Strawberries, apples, spinach: Guide highlights fruits, veggies with most pesticide residues

WASHINGTON Strawberry season is just around the corner, but before you chow down on a pint or two of the sweet red berries, know this: Strawberries contain more pesticide residue than other popular fruits and vegetables.

In the 2018 Shopper’s Guide to Pesticides in Produce, the Environmental Working Group analyzed more than 38,800 samples taken by the U.S. Department of Agriculture and ranked 47 fruits and vegetables based on pesticide contamination after the foods were washed or peeled.

The analysis found strawberries and spinach to contain the most — one-third of all conventional strawberry samples contained 10 or more pesticides and 97 percent of conventional spinach samples contained pesticide residues — and avocados and sweet corn to contain the least.

Sonya Lunder, a senior analyst at EWG, said the point of the annual guide is to equip consumers with the knowledge and information they need to make the best purchases for their families — especially if they are trying to avoid pesticide residues in their foods.

“You walk into the grocery store and the food’s polished and symmetrical and fresh, and most people are just surprised to learn that about 70 percent of conventionally grown produce has at least one detectable pesticide residue on it, and sometimes multiple,” Lunder said, adding that across the analyzed data, more than 200 pesticides and pesticide breakdown products were detected on conventional fruits and vegetables.

Because organic farmers are more restricted on the types of pesticides they can use, organic foods are often lower in pesticides — especially synthetic varieties.

Apples, grapes, tomatoes and peaches also made the guide’s “Dirty Dozen” list for containing detectable pesticide residues. Pineapple, onion, asparagus and eggplant all landed a spot on the “Clean Fifteen” list, which recognizes conventional foods that are low in pesticide residues.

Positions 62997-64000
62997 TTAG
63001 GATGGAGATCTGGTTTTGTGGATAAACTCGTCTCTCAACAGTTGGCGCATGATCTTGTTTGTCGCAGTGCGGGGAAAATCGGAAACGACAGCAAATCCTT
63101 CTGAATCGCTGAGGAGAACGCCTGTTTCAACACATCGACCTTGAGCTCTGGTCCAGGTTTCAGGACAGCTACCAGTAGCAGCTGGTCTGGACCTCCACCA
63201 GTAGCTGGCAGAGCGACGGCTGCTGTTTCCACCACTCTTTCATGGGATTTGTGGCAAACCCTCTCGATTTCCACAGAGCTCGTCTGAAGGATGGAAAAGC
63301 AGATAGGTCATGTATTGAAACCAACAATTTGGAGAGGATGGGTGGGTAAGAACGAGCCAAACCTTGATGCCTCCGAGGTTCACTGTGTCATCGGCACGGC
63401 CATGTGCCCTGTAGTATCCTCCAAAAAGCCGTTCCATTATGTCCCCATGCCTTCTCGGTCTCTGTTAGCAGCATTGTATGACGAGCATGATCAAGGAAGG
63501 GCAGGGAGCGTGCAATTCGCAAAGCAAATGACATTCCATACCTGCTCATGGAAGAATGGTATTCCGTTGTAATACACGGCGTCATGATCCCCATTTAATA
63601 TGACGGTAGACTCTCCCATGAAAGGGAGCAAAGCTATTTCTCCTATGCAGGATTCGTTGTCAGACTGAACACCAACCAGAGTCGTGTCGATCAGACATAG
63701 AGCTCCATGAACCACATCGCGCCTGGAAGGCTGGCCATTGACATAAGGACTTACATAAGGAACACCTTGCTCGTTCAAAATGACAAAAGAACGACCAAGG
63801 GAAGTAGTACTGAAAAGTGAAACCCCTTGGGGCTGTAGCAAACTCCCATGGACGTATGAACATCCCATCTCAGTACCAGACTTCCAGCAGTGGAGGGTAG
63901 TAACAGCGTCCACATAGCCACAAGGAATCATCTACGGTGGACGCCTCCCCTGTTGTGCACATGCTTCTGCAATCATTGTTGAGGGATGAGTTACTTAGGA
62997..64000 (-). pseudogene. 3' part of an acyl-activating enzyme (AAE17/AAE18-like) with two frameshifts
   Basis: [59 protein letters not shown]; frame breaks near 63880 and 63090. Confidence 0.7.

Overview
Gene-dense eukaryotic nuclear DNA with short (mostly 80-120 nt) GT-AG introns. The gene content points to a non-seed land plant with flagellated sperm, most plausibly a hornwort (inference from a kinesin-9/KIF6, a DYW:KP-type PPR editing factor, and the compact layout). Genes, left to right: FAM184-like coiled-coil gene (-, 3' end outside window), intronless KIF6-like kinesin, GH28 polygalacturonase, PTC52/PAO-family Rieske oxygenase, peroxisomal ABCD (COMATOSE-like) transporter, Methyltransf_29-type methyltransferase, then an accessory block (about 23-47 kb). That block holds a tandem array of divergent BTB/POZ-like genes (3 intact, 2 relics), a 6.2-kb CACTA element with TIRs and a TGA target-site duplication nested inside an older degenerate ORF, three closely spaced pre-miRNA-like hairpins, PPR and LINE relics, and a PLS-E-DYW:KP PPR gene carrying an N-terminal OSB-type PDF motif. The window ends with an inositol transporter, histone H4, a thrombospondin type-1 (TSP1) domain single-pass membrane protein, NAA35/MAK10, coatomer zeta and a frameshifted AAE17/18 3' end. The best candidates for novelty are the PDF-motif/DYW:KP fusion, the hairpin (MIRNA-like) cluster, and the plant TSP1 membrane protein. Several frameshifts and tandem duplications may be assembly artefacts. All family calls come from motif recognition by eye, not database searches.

“These are foods that people can buy with confidence and ingest fewer pesticide residues,” Lunder said about those on the Clean Fifteen.

According to a report from the National Academies of Sciences, Engineering and Medicine, some pesticides are linked to cancer and can damage the nervous and reproductive systems, depending on the dose. However, whether trace amounts detected in food, controlled and regulated by the government, have a direct impact on human health is a topic of controversy.

The USDA’s 2016 Pesticide Data Program Annual Summary found that more than 99.5 percent of food samples tested had pesticide residues well below benchmark levels established by the Environmental Protection Agency. The data is collected and assessed to ensure pesticide levels remain at levels deemed safe by the EPA “and adverse health effects are unlikely.”

If you take a more cautious approach to pesticides, but can’t afford to shop exclusively organic, Lunder said choose conventional for those foods on the Clean Fifteen list.

“There are some foods that people eat a lot, there are some foods that kids eat a lot especially when they’re in season and we encourage people to take a look at this Dirty Dozen list and consider buying those foods organically,” Lunder said.

You can find the full Shoppers Guide to Pesticides and Produce and read the full report on EWG’s website.

Federal News Network Logo
Log in to your WTOP account for notifications and alerts customized for you.

Sign up